FLORHAM PARK, NJ—Emerson is donating regulators to students in the Texas Rocket Engineering Laboratory (TREL) at The University of Texas for use in its Halycon bipropellant liquid propulsion rocket, hoping to set a new height record. The students have a launch goal that’s 338,000 feet higher than the current record for this type of rocket.
More than 300 TREL engineers and aerospace pioneers have worked on the project since rough sketches began two years ago. The Halcyon rocket is scheduled to launch in 2022.
The onboard regulators are critical for the rocket’s fluid systems. Some will maintain pressure levels within the fuel and oxidizer tanks during engine ignition. Others will manage the pressure of the reaction control system and the purge system that will shut down the engine post-burn, an action that is critical to the success of the mission.
The TESCOM products TREL has chosen include the 26-2000 Series air actuated regulator, which will be piloted by the ER5000 Series electropneumatic PID controller, for automated, precision control of the fuel tank pressures. TREL also chose the 44-1500 Series pressure regulator, which will sit at the top of the rocket, to control pressure to the Reaction Control Stabilization system; the 44-1300 Series pressure regulator to control the Main Engine Cut Off; and the BB-1 Series miniature pressure regulator to maintain the pneumatic supply to a number of components, including the ER5000 PID controllers.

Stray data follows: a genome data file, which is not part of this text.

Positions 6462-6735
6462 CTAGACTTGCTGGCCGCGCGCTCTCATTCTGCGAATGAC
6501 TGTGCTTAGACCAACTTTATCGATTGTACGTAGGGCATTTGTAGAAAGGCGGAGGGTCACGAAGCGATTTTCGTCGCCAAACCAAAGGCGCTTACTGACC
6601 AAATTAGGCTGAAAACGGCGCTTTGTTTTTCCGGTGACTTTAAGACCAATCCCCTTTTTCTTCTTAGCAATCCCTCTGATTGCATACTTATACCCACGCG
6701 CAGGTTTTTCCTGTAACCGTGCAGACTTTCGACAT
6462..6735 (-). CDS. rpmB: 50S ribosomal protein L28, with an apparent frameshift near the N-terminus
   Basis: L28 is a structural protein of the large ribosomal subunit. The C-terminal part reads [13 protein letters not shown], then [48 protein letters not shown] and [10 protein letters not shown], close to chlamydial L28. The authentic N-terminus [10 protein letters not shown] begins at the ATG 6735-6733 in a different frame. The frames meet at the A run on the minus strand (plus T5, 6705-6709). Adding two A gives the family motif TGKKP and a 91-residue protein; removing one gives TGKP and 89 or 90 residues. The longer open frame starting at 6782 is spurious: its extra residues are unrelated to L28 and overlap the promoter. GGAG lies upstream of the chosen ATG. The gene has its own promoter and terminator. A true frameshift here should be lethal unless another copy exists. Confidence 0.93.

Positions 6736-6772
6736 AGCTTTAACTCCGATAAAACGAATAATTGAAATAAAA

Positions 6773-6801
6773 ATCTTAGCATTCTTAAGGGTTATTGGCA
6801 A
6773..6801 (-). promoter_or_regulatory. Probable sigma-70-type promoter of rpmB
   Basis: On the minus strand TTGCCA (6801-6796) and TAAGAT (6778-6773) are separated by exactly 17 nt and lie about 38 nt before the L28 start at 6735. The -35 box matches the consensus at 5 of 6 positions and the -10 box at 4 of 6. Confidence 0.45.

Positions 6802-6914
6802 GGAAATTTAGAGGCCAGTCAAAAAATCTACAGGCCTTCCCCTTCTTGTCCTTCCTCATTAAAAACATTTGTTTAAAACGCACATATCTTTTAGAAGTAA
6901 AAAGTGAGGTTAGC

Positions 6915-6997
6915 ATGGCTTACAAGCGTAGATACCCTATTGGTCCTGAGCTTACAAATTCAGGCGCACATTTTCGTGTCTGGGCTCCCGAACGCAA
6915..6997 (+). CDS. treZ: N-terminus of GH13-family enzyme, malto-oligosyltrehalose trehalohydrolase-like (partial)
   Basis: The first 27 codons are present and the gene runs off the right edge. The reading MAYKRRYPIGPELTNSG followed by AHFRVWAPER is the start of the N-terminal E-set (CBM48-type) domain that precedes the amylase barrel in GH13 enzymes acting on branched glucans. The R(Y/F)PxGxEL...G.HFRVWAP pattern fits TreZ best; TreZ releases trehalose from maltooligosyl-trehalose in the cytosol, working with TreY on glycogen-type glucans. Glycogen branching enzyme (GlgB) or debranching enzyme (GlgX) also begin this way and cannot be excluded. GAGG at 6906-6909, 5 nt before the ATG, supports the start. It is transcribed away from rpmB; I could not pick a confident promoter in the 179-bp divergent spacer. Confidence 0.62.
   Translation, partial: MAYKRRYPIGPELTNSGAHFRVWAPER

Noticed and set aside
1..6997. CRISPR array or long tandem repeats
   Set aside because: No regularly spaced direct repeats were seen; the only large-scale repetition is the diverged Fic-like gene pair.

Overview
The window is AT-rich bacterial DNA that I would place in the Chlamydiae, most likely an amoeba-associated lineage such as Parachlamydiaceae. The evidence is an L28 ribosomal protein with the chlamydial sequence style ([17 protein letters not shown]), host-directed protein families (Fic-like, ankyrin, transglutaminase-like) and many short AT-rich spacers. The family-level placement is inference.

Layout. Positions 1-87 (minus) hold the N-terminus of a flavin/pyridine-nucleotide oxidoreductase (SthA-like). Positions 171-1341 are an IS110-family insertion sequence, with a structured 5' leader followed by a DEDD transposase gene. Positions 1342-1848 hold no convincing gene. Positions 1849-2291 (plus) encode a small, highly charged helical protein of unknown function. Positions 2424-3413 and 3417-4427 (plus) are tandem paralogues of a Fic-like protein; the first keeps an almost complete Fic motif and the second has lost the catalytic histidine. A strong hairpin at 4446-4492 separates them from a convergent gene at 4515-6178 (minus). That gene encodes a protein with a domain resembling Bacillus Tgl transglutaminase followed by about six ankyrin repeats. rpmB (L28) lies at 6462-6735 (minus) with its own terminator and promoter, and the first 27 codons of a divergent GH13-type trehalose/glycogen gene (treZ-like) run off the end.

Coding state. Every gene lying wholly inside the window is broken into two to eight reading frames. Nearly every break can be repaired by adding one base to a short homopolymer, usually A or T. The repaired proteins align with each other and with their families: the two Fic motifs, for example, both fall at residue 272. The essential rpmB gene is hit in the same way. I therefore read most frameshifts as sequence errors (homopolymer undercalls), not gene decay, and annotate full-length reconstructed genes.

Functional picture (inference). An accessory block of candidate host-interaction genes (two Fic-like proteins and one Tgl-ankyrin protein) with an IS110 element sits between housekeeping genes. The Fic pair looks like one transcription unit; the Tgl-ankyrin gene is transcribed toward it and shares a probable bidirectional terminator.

TREL members use three separate state-of-the-art spaces to complete work on Halcyon. The TREL Design Space is used to develop component schematics, system requirements and proprietary software programs, while the Fabrication and Assembly Facility is equipped with the tools, equipment and test stands needed to assemble the rocket, as well as a full clean room to ensure safe and effective construction. Finally, the team works closely with Firefly Aerospace to conduct high energy tests like engine hot fire in Briggs, TX.
“Getting to partner directly with and be supported by Emerson in our mission to launch Halcyon is incredibly exciting for our (fluid systems) team at the Texas Rocket Engineering Lab,” says Roman Stromeyer, a UT Austin aerospace engineering master’s degree student and member of the
Halcyon team. “These pressure regulators will control all the critical functions of our vehicle and enable us to successfully carry out our suborbital flight to space—an absolutely groundbreaking accomplishment for collegiate rocketry.”